The Spanish LVP SuperLiga’s first seed in Team Heretics fought a grueling five game battle against the Prime League champions Unicorns of Love Sexy Edition, and came out the victor in the Amazon European Masters 2022 summer quarter finals. They move on to the semifinals to face LFL champions LDLC OL and give the fans the dream of potentially writing a new legacy for Spain in this competition.
Head coach Fayan "Gevous" Pertijs has been in the European scene for a while now and spoke to us after their match against the Unicorns. He talked the series and how they handled it, facing LDLC OL next and some thoughts on the Spanish and French regional league ecosystems.
Megalodontus, BLIX.GG: First and foremost, thank you so much for doing this interview with us. Let’s take it from the top, you just had a five game series against USE which was very back and forth. What are your takeaways from the series?
Fayan "Gevous" Pertijs: Both teams were playing pretty good goddamn League of Legends. That's my main takeaway!
Honestly, both teams played really solid and the series was mostly lost on just the smaller mistakes, at least it was from our side, I can’t speak for the Unicorns. As I said in the interview on broadcast, I think if both teams had really solid team play, I think we have the advantage because our overall brute power is slightly better.
I also think we adapted much better to the overall vision game than they did in the new patch.
BLIX: Let's tackle the new patch then. What are your thoughts on the difference between like 12.16 and 12.15 as a coach, and is the team more comfortable on this patch at the moment?
Gevous: I don't think the difference is huge, but we've seen that junglers are now starting to take one Control Ward and one potion. But Unicorns, in the entire series, didn't figure out that we were doing this. I at least expected that they would also change to this instead of the Refillable Potion start.
From minute one, we had the overall vision advantage in place. The way that they like to play is to mostly cover lanes, make proactive plays with jungle only, stabilise and play a very neutral heavy game. Where we have a slight advantage is we’re actually more aggressively using our prios in order to set vision down, so they're always on the natural back foot in terms of the tempo game, and being able to get advantages through the laning phase.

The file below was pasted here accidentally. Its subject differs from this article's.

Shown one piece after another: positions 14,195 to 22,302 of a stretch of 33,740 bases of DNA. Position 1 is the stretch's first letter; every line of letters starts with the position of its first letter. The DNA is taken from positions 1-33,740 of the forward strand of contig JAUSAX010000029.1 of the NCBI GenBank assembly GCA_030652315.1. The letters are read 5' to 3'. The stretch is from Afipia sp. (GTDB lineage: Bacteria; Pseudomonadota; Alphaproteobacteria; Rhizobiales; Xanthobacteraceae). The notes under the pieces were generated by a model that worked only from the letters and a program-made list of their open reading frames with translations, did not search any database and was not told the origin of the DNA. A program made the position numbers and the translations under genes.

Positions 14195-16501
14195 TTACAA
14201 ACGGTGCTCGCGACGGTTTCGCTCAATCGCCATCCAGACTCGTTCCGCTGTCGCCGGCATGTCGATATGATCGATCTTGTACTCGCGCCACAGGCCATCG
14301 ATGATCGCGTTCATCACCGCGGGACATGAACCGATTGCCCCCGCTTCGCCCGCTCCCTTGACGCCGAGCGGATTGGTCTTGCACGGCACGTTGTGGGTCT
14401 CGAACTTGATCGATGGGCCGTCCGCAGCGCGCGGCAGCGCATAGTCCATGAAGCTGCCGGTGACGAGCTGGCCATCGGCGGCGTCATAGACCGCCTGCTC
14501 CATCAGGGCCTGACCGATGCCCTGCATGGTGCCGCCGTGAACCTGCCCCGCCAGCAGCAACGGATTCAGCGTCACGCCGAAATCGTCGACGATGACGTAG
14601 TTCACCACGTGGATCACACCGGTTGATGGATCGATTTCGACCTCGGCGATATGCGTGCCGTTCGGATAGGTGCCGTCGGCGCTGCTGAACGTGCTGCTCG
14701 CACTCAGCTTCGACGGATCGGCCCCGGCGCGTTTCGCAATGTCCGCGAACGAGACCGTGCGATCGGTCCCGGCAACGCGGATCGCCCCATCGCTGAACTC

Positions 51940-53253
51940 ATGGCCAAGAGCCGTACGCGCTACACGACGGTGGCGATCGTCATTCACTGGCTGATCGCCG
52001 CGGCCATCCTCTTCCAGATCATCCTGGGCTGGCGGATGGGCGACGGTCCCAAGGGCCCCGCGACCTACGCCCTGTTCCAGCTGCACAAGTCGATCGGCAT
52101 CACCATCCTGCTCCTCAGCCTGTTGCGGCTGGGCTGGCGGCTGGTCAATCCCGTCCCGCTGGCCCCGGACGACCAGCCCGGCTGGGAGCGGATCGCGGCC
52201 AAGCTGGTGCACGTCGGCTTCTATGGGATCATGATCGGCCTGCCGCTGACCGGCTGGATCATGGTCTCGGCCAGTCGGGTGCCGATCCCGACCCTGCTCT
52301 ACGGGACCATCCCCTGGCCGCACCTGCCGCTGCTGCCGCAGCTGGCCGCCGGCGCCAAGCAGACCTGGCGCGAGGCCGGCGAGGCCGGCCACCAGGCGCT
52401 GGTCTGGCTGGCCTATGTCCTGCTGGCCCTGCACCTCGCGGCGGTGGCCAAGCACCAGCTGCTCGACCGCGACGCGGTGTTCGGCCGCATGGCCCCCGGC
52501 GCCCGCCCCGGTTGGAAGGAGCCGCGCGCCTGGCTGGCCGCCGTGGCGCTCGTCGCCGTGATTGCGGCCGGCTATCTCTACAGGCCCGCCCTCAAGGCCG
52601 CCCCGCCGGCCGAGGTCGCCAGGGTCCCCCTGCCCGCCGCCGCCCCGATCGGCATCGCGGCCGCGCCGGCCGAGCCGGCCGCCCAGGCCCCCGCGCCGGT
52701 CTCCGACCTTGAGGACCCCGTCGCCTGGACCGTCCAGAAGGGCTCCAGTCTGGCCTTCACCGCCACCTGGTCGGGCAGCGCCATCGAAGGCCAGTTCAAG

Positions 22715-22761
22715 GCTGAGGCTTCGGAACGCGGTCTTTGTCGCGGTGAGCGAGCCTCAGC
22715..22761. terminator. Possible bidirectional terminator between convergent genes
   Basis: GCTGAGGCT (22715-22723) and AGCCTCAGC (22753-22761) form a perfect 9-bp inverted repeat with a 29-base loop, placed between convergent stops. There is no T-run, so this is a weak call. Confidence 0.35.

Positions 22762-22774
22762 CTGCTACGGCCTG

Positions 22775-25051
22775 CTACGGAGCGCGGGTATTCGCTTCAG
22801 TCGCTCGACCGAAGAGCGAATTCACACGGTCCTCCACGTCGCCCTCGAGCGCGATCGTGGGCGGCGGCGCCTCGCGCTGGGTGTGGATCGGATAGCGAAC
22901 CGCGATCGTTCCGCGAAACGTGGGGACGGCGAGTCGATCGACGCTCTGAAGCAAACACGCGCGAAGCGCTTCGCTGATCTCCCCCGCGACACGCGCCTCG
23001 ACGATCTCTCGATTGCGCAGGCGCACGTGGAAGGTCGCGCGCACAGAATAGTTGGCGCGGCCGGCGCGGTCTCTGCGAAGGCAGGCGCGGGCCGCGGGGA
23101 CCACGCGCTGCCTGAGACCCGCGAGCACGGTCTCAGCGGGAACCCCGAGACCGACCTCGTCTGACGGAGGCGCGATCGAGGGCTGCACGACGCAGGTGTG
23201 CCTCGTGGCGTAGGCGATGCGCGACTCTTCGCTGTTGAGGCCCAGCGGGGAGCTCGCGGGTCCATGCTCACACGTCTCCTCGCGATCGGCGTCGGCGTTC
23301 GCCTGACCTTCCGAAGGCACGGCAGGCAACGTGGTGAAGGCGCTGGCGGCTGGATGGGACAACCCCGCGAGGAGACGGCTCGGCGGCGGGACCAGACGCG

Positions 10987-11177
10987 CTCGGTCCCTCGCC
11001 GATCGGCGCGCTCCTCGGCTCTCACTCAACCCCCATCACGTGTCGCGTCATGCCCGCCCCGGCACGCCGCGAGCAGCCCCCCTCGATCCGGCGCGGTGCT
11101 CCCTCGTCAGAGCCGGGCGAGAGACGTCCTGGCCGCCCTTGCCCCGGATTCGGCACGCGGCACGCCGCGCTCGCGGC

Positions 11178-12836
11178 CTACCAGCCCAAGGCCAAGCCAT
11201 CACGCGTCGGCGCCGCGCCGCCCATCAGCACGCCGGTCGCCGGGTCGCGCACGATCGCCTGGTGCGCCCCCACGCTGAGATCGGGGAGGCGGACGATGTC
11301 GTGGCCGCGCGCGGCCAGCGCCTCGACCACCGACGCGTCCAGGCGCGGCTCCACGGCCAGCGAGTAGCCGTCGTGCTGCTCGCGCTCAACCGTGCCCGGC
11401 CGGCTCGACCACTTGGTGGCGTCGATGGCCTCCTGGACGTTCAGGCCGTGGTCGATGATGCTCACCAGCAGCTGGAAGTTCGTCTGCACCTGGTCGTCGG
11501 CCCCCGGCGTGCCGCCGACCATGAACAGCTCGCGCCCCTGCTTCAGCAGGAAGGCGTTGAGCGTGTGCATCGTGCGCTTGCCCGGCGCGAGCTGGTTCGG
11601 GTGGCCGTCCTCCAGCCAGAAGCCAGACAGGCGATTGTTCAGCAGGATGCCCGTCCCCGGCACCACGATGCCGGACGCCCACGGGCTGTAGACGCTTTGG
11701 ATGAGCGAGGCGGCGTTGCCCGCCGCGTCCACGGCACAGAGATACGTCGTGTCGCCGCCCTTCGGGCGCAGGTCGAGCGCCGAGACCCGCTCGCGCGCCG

BLIX: You also mentioned that you believe the team is very momentum based and the series, at least from my perspective, was kind of overall quite ‘stompy’ except maybe some parts of Game 4 and overall Game 5. How was the team’s atmosphere playing this series?
Gevous: This is like something we as coaches try to keep track of, like how's the momentum of the team, their overall focus and their overall mood. I still think we're momentum based, but maybe not as much as we initially thought. We really had a hard belief that we were losing games on our own mistakes and we were not making the plans or taking necessary steps as a team, and that’s the reason why we're losing. Because that's what the Unicorn are really good at: They're super disciplined. If you cannot match that it means that they are actually going to take the advantage and actually take over the game.
On team atmosphere, it was more or less another day in the office. We were like, “ah we messed up there, it's okay, just small mistakes. Go next”, you know? We fixed some mistakes, reminded ourselves we need to try to play a team based game, wait for each other's moves, make the plays together and we’re good to go!
More monkey mode at EU Masters
BLIX: In one of your previous interviews where you were saying that you're not sure why, but you felt that the team has not been able to display their full potential in the EU Masters so far. What clicked for the team today? Was it the new patch in combination with recent training?
Gevous: I don't think the patch has changed too much. When I was talking about adapting our vision game to the patch, I guess it's not really all that patch related, it's just us finding out more about the game. We already made adjustments to the way we structured our reviews and the focus points we do for scrims in groups. But…I don't know, there's just something with best-of-fives that really engages this team and makes them focus a lot better. I think Subicz "bluerzor" Dániel especially switches on in a best-of-five series and that makes the games a lot easier.
I think it’s also us constantly working on how we play vision systems and constantly covering for each other, and then where there’s room to make our plays happen, we actually play as a unit. Because sometimes we go like…’monkey mode’, you know?
Sometimes we see a guy there, we have to go on this guy and go “yeah fucking fight this guy!” So as long as they are able to control those impulses and have a bit more focus on this, we play much better LoL, because I think we really lose when we cannot control those impulses.
BLIX: Well, on those impulses, you will be facing LDLC OL next, how will you guys go ‘monkey mode’ against them? What do you think of them as opponents?
Gevous: We've actually been studying LDLC during the regular season a lot because they play really disciplined LoL. They have both strong individual players and are really good at the macro game, such as punishing mistakes on vision. So the vision game that we have been talking about, the one where we had the advantage on Unicorns, basically, we're now going to face Unicorns on crack!
It's going to be even more difficult and our mistakes will be punished harder. It's about really trying to smooth out the edges and not to make individual mistakes, and getting an overall good draft. And if we stay disciplined, play on our terms and play to our win conditions, we have a chance but I think LDLC will be harder than Unicorns.